“Dozens of people spontaneously combust each year. It’s just not widely reported.”
Is there a more quotable film in the history of comedy? You might argue Anchorman, maybe Airplane!, but you’d be wrong. 30 years ago the creative quartet of Christopher Guest, Michael McKean, Harry Shearer and Rob Reiner redefined the rockumentary with This is Spinal Tap and earned themselves a lifetime stay in the comedy hall of fame.
Released in 1984 at the height of rock and roll excess, This is Spinal Tap tells the story of a fictional band touring the U.S.A. in search of fame and fortune. The likelihood of them finding it, however, is about as small as their Stonehenge set. As director Marty DiBergi (Rob Reiner) reveals by crediting Spinal Tap as “one of England’s loudest bands” rather than one of their best, competence has no place in this film. The band are beautifully inept human beings, but they’re also brilliantly convincing rock and roll stars. So convincing in fact that director Rob Reiner was approached several times after the film’s release by people who said they loved the film but wished that he’d documented a more well-known band.
We begin onstage, with the band performing their hit ‘Tonight I’m Gonna Rock You Tonight’, dressed in the clothes that taste forgot. Leopard skin waistcoats, white silk pyjamas, and…well, basically bondage gear. Ridiculous they may be, these outfits were actually pretty tame for metal bands of the era. You could argue it’s easy to lampoon a target so ridiculous, but it’s not easy to do it this well.
Guest, McKean and Shearer may have been mocking the idiotic excess of the rock and roll lifestyle, but that didn’t mean they held back on the quality of the music. The songs are actually pretty good; the joke here lies in their lyrical content. Rock bands of the time made a trade out of crude sexual lyrics and Spinal Tap simply pushed this trend to its most ludicrous limit. A quick skim of their singles says it all: ‘Big Bottom’, ‘Swallow My Love’, ‘Bent for the Rent’, ‘Sex Farm’. One review quoted in the film says that the band are “treading water in a sea of retarded sexuality and bad poetry,” and is it any wonder with lines like: “My baby fits me like a flesh tuxedo. I’d like to sink her with my pink torpedo”?
It sounds like these fictional lyrics are there purely for the purposes of a crude joke, but they are complemented perfectly by the band’s delusions of grandeur. As the creations of a group of sniggering teenagers these lyrics would be embarrassing, but as the proud work of deadly serious fortysomethings they’re downright hilarious. The band genuinely believe they’re pursuing some noble artistic dream in their music and there’s no finer example than Nigel Tufnel’s response to the previous brutal review. “Well it’s nit-picking isn’t it?” If you can convince yourself of that, you can convince yourself of anything.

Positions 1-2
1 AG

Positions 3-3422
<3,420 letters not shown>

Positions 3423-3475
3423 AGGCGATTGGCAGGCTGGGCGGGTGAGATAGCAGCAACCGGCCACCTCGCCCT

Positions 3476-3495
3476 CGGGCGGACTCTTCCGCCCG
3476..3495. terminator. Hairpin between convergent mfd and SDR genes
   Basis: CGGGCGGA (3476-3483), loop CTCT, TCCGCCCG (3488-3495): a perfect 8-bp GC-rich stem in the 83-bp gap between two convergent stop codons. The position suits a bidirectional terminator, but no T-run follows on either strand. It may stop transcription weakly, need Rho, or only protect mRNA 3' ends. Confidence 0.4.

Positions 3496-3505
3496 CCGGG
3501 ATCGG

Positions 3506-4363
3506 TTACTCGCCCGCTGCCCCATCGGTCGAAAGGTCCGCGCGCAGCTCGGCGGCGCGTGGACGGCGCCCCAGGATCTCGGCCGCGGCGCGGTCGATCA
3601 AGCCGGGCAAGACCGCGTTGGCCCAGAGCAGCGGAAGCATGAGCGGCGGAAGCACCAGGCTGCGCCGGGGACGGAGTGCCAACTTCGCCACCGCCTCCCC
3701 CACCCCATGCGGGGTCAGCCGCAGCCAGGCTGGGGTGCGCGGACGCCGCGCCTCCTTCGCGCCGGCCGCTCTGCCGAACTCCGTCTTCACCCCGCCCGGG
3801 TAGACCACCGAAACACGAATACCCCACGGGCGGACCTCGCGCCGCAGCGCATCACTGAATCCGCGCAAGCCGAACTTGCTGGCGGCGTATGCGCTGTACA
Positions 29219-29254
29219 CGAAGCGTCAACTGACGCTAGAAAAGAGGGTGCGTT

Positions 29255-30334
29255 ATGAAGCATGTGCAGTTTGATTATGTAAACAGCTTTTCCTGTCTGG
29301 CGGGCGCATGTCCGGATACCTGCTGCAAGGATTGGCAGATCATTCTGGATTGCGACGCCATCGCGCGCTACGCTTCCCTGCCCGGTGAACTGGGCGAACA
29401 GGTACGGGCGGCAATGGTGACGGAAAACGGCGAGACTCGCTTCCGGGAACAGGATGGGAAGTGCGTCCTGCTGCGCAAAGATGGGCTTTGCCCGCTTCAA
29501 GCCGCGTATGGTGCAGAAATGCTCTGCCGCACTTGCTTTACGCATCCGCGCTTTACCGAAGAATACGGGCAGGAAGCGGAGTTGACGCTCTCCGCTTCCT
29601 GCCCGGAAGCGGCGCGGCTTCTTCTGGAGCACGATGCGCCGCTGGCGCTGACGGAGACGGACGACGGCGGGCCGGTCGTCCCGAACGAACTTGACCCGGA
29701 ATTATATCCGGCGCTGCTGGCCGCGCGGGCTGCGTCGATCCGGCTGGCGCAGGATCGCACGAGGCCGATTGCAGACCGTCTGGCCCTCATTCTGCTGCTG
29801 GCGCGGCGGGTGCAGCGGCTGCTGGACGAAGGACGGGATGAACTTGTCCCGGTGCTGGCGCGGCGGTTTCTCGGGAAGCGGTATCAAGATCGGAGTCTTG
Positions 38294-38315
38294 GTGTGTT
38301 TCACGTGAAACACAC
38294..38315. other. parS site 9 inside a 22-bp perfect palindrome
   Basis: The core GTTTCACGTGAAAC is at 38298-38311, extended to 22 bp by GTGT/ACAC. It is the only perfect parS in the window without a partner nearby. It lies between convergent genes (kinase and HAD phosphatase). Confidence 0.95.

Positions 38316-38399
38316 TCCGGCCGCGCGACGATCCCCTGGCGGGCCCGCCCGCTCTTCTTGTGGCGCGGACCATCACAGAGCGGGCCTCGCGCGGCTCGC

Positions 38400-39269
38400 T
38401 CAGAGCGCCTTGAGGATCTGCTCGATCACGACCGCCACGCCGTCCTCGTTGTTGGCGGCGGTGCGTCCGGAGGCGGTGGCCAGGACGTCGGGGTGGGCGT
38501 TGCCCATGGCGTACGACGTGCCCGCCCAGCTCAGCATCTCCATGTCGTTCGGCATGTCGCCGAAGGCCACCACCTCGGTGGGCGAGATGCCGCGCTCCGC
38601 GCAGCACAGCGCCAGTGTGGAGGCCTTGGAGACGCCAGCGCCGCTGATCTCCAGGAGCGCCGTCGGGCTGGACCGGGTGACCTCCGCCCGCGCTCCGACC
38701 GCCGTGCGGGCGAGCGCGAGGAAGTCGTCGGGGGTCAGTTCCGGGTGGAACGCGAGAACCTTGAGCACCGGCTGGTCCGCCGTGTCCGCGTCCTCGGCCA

As lead singer David St. Hubbins ponders at one point, “There’s a fine line between stupid and clever,” and Spinal Tap straddle it with precision like the sex-obsessed rock and roll pretenders they are. Phrased a different way, you could say it takes a lot of brains to play characters this idiotic. As the oft-clashing lead guitarists, Christopher Guest and Michael McKean have a rare deadpan chemistry that feels like they’re in a relay race to be the stupidest person in the room. Meanwhile Harry Shearer quietly snatches moments of understated brilliance as bassist Derek Smalls, easily the most self-aware member of Spinal Tap. There’s an award to put on the mantelpiece.
Spinal Tap’s stage shows are full of legendary moments of visual comedy, from the 18-inch-high Stonehenge to the alien pods that fail to open, trapping Derek inside. These set-pieces have rightly gone down in history, but it’s the relationship between Nigel and David that has helped the film to become such a cult classic. Their constant po-faced bickering is hilarious, but even better is the genuine warmth between them. When Nigel storms off stage after one cock-up too many, David acts like it’s no big deal, but when they finally reunite it’s a surprisingly sweet moment. Beyond the blustering machismo and power struggles they’re just two great friends united by their love of ridiculous rock music.
Oh, and before I forget, there’s one more reason why This is Spinal Tap will be remembered as one of the greatest comedies of all time. You see, most films only go to ten, but this one… this one goes to eleven.